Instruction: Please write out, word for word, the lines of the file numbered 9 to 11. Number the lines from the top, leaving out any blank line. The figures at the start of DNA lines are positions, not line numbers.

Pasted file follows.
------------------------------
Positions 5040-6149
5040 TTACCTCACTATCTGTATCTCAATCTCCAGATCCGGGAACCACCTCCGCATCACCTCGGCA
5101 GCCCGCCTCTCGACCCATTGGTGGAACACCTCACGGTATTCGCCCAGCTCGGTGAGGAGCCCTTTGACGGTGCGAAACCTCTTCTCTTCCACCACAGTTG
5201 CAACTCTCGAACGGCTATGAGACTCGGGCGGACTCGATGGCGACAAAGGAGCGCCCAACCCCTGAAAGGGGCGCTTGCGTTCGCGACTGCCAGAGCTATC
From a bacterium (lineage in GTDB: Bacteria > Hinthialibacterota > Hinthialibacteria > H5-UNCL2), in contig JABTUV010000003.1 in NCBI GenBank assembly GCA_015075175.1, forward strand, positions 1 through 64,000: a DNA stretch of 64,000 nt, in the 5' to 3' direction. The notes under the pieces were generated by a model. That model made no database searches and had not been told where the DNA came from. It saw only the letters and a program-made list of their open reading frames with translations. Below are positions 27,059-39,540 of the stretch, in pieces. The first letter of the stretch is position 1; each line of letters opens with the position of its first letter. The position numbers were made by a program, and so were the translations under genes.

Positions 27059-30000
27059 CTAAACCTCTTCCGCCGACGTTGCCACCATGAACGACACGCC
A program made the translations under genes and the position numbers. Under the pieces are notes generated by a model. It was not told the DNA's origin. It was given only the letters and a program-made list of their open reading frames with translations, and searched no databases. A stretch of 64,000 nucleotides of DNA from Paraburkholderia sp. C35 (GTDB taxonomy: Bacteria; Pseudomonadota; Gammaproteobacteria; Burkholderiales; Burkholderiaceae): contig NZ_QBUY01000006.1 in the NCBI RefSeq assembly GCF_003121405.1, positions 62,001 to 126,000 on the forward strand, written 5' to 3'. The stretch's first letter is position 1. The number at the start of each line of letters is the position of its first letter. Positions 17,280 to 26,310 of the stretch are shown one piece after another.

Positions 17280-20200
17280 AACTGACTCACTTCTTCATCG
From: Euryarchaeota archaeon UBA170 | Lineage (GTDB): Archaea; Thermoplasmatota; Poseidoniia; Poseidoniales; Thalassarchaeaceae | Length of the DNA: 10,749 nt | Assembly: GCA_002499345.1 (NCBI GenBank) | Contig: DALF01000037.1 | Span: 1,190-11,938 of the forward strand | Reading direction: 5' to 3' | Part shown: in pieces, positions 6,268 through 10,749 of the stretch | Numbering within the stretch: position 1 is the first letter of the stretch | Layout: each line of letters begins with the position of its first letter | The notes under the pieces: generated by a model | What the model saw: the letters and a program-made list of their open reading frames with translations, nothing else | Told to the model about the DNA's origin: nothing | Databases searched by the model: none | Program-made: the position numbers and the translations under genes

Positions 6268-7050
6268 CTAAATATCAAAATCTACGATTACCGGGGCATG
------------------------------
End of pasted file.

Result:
Positions 17280-20200
17280 AACTGACTCACTTCTTCATCG
From: Euryarchaeota archaeon UBA170 | Lineage (GTDB): Archaea; Thermoplasmatota; Poseidoniia; Poseidoniales; Thalassarchaeaceae | Length of the DNA: 10,749 nt | Assembly: GCA_002499345.1 (NCBI GenBank) | Contig: DALF01000037.1 | Span: 1,190-11,938 of the forward strand | Reading direction: 5' to 3' | Part shown: in pieces, positions 6,268 through 10,749 of the stretch | Numbering within the stretch: position 1 is the first letter of the stretch | Layout: each line of letters begins with the position of its first letter | The notes under the pieces: generated by a model | What the model saw: the letters and a program-made list of their open reading frames with translations, nothing else | Told to the model about the DNA's origin: nothing | Databases searched by the model: none | Program-made: the position numbers and the translations under genes